Being constantly pummelled by twenty-foot-high waves which crash with the force of a roided-up Subaru is not exactly everyone’s idea of a tranquil getaway. This is the backdrop for the award-winning Sea Gypsies: The Far Side Of The World, wherein we bear witness to the beyond bat-shit crazy voyage of a group of seamen who delve to the bottom of the Earth to places unseen by man with neither agenda nor purpose. The reason: adventure is out there.

Over the course of 8000 miles, we tag along with Captain Clemens Gabriel Oestreich and his boisterous crew (one of which is aptly named David Bowie – no relation) of the mighty 36-meter-long vessel, Infinity. According to the official website [www.seagypsiesmovie.com] the Infinity is built from metal reinforced concreate and is believed to be the largest ferrocement yacht ever constructed. In other words, if given the same odds as the Titanic, Jack and Rose hearts’ would’ve enjoyed a long, resentful life together.

Starting off from New Zealand, the eight sailors set their course across the longest stretch of ocean on the planet, manoeuvring through unforgiving ice fields, rocks, cheeky sea lions and a brief encounter with oceanic activists the Sea Shepherds, who’re mid-pursuit of a Japanese whaling ship; all to reach their destination of Patagonia.

Documenting this extraordinary crossing is filmmaker Nico Edwards, who expresses a curious charm as he narrates throughout. Coming off as an Ishmael type from Herman Melville’s classic Moby Dick, as an audience, we digest his personal experience onboard quite easily and relate to a lifestyle that most of us are unfamiliar with – even down to the chronic sea sickness that plagues his trip (those of a weakened stomach may want to sit this one out).

True to its title, each sailor has their own affinity with the sea, whose broad range of personalities are all connected for this one single purpose of rambling through the world. Being somewhat more pro-active than your average ski-bum type, all hands are on deck as they all pull their weight for the greater good of the voyage. Everyone has a job to do and there’s little room for argument. On that note, it’s refreshing to see this rig as a well-oiled machine, rather than an egocentric battleground the History channel and other reality TV trash would lead you to believe.

Interviews with the crew are plotted across the film in a well-structured format. Enough to keep the drive going at a smooth pace, but neatly timed as to take a breather from the blood, sweat and salty tears. As we familiarise ourselves with the Infinity, we develop a sense of attachment to her crew. However, we’re taught that the true spirit of adventure can only be felt when everything goes completely arse over elbow. At times, we’re certainly experiencing the very worst of what can happen under such nerve-shredding pressure, but oddly enough, we begin to welcome in these perils. As the Infinity wrestles against hurricane conditions of biblical proportions in the harshest environment on Earth, a sense of dread is overpowered by exhilaration as we embrace the worst. These are the moments this crew of nomads live for. Given the fact that this floating bunker isn’t even designed to sail through icy conditions, the stakes are raised that much higher.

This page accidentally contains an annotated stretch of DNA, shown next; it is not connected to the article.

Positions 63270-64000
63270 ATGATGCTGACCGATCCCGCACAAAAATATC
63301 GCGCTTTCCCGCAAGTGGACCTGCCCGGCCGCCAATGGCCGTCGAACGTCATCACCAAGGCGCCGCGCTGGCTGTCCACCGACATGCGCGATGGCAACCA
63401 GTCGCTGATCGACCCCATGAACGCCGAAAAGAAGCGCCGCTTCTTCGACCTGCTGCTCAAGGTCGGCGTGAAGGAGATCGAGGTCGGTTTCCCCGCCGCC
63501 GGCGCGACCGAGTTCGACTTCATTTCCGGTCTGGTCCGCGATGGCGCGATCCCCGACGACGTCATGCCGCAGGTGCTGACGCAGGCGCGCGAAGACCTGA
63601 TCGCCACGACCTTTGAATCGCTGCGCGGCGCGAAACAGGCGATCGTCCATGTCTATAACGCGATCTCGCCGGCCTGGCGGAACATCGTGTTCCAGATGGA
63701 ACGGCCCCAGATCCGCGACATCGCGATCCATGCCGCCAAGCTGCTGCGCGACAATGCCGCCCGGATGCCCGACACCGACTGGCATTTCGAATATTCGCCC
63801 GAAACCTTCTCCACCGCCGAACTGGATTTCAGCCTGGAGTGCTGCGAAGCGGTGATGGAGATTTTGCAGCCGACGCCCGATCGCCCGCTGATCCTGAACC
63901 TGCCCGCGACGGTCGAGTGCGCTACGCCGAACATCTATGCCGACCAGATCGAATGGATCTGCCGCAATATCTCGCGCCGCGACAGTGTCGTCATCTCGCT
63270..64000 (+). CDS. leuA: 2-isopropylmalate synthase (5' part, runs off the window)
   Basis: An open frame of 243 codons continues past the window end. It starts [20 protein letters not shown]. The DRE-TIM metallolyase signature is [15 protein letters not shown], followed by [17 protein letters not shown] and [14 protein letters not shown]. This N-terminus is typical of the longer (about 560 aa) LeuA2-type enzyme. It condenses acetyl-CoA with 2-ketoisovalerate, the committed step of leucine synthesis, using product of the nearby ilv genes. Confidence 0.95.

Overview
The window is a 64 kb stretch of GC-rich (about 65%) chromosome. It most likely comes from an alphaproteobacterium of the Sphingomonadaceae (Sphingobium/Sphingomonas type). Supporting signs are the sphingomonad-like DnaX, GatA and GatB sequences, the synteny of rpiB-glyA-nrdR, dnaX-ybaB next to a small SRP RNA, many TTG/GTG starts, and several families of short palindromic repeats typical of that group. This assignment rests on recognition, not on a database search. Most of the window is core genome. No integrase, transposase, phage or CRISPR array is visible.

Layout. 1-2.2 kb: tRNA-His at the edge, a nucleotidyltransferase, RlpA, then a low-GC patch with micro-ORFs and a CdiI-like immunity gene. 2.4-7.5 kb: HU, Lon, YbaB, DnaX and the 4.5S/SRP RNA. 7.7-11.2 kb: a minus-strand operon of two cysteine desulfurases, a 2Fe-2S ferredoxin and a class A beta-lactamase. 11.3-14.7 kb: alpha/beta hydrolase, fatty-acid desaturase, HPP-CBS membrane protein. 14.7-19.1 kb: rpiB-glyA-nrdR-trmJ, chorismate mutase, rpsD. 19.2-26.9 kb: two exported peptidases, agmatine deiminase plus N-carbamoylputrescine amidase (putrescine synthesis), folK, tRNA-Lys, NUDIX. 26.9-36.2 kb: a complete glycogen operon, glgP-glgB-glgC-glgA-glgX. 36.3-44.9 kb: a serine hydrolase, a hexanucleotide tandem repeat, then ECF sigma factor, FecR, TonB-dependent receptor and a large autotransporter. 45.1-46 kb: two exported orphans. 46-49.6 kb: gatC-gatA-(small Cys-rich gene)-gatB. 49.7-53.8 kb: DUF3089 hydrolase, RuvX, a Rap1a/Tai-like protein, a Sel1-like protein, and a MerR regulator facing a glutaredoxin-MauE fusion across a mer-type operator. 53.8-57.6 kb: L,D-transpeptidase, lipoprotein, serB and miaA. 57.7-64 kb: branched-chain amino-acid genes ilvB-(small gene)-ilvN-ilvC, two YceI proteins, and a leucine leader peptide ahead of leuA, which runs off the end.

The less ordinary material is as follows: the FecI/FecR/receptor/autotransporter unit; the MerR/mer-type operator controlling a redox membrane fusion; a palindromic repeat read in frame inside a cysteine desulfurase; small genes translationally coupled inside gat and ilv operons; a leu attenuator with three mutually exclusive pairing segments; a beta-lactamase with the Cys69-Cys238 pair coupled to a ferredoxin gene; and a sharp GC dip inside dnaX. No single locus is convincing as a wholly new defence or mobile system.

Despite the liberal use of still framed quotes that do come across as somewhat pretentious, the film is nicely paced. For a documentary such as this, the adventure and the people experiencing it need to take centre stage, which the film faithfully upholds.

The humility of this undertaking is certainly one of the biggest charms this film exudes. As with all adventures, the journey is the destination as we immerse ourselves deeper into what life at sea means in the twenty-first century. Touching upon key environmental issues and the effect that over-fishing has on our planet is brought down to a relatable level, as the film showcases this quite poignantly.

Visually, Sea Gypsies does not waste on the beauty and splendour of this world that we take for granted. From the congested crowds of adorable Antarctic penguins, to the narrow water ways of southern Chile’s fjords, the colours of the Earth bloom, especially in the almighty glory of HD. Footage may not rival the unequalled photography of the BBC, but given the fact that Edwards is a self-taught film maker, it makes it that much more impressive.

Overall, the stellar qualities of this documentary heavily outweigh the negatives. Simply getting up and leaving the world behind is something that we all dream of from time to time. Seeing it in action gives the escapism a realistic foundation to work off. Sea Gypsies: The Far Side of The World is a fascinating and enthralling watch that will have you earning for adventure; or chucking up from all that wobbling.

Available on iTunes 25th July and DVD 8th August